Monday, October 20, 2014

couch grass clearance

The cosmos is still really going for it but autumn has definitely arrived.....

Which means that it's time to get to grips with the couch grass.
Back in April, I did a bit of rough digging on the middle section of the plot. The ground was like concrete but I managed to break it up a bit. I chucked down some piles of well rotted horse manure and covered the whole section with black plastic. Then I cut holes in the plastic and planted through it squashes, courgettes, dwarf French beans, cucumbers, tomatoes and sweetpeas; all of which did really well and produced bumper crops.

Now the crops have been cleared and I can clearly see my trio of most tenacious weeds.

The docks and bindweed have
Dock sneaking out
taken advantage of any tiny gap in the plastic, even forcing themselves through the neckhole of a pop bottle. A part of me can't help to be impressed! Isn't it a shame they don't make good eating? The couch grass, though weakened where deprived of light, has redoubled it's efforts along the edges.

I will dig this area now and remove roots as I come across them; maybe border the edges with wood. I plan for this area to become 'no dig' beds in the future.
The docks grew like crazy where the plastic was split

No Dig systems sound so easy but the truth is that couch grass and bindweed will quickly overwhelm them, strangling plants both above and below the surface. The ground needs to be 'cleaned' of perennial weeds first.

Horseradish growing in pipe

In other news, the horseradish in the pipes seem to have taken well. Here at the stoney end of the plot I have planted my elephant garlic and some wallflowers this week. I will edge this bed with daffodil bulbs. Apparently, couch grass hates daffs! (Who knew? ) and won't encroach the bed past them. What's more, a host of bobbing daffodils to greet me will be a welcome sight on a cold February morning.

A less welcome sight is this poor dead rat. I hoped that a fox might come and remove it but no, looks like I'm going to have to overcome my squeamishness and move him myself. What does one do with dead vermin these days? Bury it? On a plot where you grow food? Insights and sage advice gratefully received!
Gorgeous globes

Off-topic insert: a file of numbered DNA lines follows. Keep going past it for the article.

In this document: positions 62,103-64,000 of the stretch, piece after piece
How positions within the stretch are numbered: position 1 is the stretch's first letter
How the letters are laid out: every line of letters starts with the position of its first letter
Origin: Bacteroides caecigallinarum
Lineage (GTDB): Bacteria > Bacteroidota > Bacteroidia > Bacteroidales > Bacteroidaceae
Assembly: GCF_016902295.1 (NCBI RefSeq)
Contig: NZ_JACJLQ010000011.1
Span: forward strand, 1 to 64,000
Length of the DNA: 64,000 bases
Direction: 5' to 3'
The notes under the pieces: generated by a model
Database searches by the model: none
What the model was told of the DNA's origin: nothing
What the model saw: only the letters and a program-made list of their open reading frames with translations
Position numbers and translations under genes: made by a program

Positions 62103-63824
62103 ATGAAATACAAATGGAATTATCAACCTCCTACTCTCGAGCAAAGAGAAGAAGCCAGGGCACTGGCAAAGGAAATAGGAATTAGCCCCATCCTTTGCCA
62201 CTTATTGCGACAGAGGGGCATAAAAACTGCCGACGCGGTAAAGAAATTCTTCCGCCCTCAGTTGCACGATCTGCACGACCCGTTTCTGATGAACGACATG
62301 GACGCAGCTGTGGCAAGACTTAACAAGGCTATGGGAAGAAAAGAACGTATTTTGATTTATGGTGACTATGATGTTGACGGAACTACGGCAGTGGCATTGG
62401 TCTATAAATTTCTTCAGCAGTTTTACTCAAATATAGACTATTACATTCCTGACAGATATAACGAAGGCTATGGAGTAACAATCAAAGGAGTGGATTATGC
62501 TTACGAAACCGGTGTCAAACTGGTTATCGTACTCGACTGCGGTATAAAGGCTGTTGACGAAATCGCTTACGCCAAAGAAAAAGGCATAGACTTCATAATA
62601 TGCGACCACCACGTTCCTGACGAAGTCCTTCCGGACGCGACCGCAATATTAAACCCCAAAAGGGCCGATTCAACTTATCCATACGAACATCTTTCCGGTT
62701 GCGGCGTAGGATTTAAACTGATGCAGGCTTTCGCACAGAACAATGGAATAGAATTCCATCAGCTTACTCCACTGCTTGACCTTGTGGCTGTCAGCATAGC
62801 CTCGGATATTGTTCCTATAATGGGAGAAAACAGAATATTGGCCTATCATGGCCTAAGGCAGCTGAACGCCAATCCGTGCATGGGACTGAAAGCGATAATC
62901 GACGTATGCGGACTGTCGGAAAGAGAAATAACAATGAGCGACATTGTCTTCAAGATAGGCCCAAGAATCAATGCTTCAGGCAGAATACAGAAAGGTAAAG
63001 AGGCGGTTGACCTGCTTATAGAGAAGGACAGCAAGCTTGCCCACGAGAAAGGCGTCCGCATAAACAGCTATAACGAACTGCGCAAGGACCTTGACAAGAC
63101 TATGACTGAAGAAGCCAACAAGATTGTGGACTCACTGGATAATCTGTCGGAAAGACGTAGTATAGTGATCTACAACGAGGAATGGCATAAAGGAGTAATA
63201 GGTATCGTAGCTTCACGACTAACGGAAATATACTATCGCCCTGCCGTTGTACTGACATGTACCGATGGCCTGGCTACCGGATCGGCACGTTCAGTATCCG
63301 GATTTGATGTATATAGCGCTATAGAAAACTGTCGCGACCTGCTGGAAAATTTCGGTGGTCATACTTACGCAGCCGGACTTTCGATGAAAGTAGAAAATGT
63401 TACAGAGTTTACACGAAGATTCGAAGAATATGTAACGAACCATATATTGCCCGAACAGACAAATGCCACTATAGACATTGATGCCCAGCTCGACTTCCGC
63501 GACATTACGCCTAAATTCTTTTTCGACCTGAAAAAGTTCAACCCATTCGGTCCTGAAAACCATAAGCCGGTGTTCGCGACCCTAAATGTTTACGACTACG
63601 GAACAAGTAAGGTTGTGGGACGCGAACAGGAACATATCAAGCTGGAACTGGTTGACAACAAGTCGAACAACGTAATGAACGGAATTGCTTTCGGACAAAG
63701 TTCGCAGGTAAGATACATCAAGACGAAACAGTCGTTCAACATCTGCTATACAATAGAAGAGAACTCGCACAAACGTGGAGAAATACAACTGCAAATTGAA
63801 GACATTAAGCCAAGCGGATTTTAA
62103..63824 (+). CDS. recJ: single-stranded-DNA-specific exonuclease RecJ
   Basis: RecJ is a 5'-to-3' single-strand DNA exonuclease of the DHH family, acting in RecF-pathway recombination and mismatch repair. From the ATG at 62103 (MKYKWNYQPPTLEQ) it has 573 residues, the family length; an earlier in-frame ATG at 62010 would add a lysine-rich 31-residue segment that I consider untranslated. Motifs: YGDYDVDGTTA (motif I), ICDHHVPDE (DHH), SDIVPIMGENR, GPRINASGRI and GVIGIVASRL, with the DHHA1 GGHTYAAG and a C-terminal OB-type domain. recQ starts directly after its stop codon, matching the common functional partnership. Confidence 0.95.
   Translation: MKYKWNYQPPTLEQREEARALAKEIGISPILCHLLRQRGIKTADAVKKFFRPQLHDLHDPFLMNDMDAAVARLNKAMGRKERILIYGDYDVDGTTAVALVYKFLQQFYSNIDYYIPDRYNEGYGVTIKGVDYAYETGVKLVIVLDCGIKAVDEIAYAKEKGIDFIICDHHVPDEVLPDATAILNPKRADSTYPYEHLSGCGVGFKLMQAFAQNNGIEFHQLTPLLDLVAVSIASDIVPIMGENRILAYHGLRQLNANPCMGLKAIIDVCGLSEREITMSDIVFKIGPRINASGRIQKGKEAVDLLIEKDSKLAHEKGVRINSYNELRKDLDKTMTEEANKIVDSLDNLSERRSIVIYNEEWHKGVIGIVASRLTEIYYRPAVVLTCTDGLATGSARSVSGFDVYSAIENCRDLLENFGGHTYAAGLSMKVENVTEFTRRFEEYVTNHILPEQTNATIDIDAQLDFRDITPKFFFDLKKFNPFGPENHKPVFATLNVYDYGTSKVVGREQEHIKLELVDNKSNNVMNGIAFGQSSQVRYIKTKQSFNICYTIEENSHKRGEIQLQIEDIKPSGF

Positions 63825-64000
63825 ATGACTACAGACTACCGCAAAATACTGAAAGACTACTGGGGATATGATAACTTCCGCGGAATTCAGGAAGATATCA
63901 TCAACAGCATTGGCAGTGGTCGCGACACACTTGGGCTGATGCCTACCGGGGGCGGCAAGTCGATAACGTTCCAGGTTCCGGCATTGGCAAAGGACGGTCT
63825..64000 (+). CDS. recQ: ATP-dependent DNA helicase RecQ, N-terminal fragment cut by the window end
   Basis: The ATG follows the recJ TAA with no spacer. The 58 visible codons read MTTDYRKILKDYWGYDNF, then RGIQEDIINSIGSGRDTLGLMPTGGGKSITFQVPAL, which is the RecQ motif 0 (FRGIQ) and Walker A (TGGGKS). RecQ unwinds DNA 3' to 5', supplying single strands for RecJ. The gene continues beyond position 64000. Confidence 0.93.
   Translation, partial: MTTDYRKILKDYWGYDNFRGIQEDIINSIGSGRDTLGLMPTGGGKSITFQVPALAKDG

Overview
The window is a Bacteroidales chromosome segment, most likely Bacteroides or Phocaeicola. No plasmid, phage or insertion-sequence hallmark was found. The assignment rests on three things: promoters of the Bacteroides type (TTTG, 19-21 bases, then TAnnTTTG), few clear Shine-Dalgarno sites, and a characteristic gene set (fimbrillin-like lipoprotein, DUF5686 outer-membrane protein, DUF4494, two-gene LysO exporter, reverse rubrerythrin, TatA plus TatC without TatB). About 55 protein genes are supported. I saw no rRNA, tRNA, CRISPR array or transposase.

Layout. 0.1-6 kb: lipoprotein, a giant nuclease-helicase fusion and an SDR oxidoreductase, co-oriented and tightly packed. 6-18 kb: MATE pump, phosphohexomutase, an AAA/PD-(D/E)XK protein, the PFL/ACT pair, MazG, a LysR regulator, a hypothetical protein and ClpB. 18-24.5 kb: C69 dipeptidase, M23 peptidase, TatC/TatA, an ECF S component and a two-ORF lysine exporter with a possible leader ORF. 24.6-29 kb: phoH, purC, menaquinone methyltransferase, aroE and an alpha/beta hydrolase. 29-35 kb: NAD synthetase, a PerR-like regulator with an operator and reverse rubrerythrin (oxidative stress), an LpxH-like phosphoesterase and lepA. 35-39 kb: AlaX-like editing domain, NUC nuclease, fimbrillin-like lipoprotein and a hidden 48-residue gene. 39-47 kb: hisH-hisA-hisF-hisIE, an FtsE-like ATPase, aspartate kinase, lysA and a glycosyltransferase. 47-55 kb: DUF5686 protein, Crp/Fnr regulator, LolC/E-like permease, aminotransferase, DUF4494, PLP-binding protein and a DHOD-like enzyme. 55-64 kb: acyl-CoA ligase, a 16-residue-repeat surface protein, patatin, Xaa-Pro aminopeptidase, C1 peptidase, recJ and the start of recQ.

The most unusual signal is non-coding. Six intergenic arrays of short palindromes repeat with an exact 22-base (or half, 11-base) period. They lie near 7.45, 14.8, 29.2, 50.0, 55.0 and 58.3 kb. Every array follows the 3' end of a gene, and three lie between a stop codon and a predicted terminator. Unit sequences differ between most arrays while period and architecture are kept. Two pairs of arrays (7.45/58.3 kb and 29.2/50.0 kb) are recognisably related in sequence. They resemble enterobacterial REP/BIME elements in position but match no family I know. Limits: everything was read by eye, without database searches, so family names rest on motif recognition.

Friday, October 10, 2014

September End

As September came to an end I had a look around the plot.....

mint at the stony end of the plot.
The stony end.
This strip, at the southernmost end of the plot, is where generations of plotters before me have chucked all the stones as they were working the rest of the allotment. It is impossible to dig here with anything but a small hand fork. On the plus side this area is free draining and the stones retain the suns heat. I have decided, then, to make this my herb bed with a few self seeding annual flowers thrown in.
I love horseradish sauce. Seriously, I could eat it straight from the jar with a spoon. It's ridiculously easy to
Horseradish growing in pipe
grow....too easy in fact; horseradish is a real thug and will take over the whole herb bed if I let it. This year I'm trying an experiment. I have planted it in 2ft long lengths of pipe. This will hopefully mean that I get long, straight roots (which is the part you use to make the sauce) and will prevent the plants from spreading all over the place.
squashes, plastic and pop bottle.
 Squashes and pumpkins
I lost my vines to powdery mildew a few weeks ago. Planting through plastic (while waiting for the couch grass to die) makes it hard to water. I did 'plant' pop bottle funnels by each plant and I have plenty of good sized fruits. Unfortunately, they weren't quite ripe when the mildew struck and so how well they store remains to be seen.
globe artichoke year one
We've had a long old summer here in London.
September has been the driest on record with high temperatures and plenty of sunshine. I got off to a late start in the spring when I took on this new plot and so it follows that seeds sown late will flower late. As the plot should be winding down for winter, I am being treated instead to a spectacular show! The globe artichoke is more than 5ft high and has thrown out a dozen buds.
Also the cosmos, sown a little late, has waited until now to flower. These sweet peas just won't quit! I stopped picking (and watering) at the beginning of the month to allow seeds to develop for next year but they just won't stop flowering and the scent as you brush past is just amazing.
sweetpeas still flowering

Wednesday, October 01, 2014

Cucumber Pickles

 I harvested the last of the cucumbers and used two different recipes to make sweet pickles and sour dill pickles....
cucumber glut to be processed

The first recipe was this one for sweet dill pickles. I do these as slices and they are very popular with Little Flower who will pop a jar and eat the whole lot  while doing her homework....better than sweets I s'pose!
Little Flower's pickled Qs
250 ml white wine vinegar
1 dessert spoon of mustard seed
1 dessert spoon  of dried dill
130 g ordinary white sugar
250 g sliced onions
450 g sliced cucumber.
Put the sliced onions and cucumbers in a bowl and layer with salt.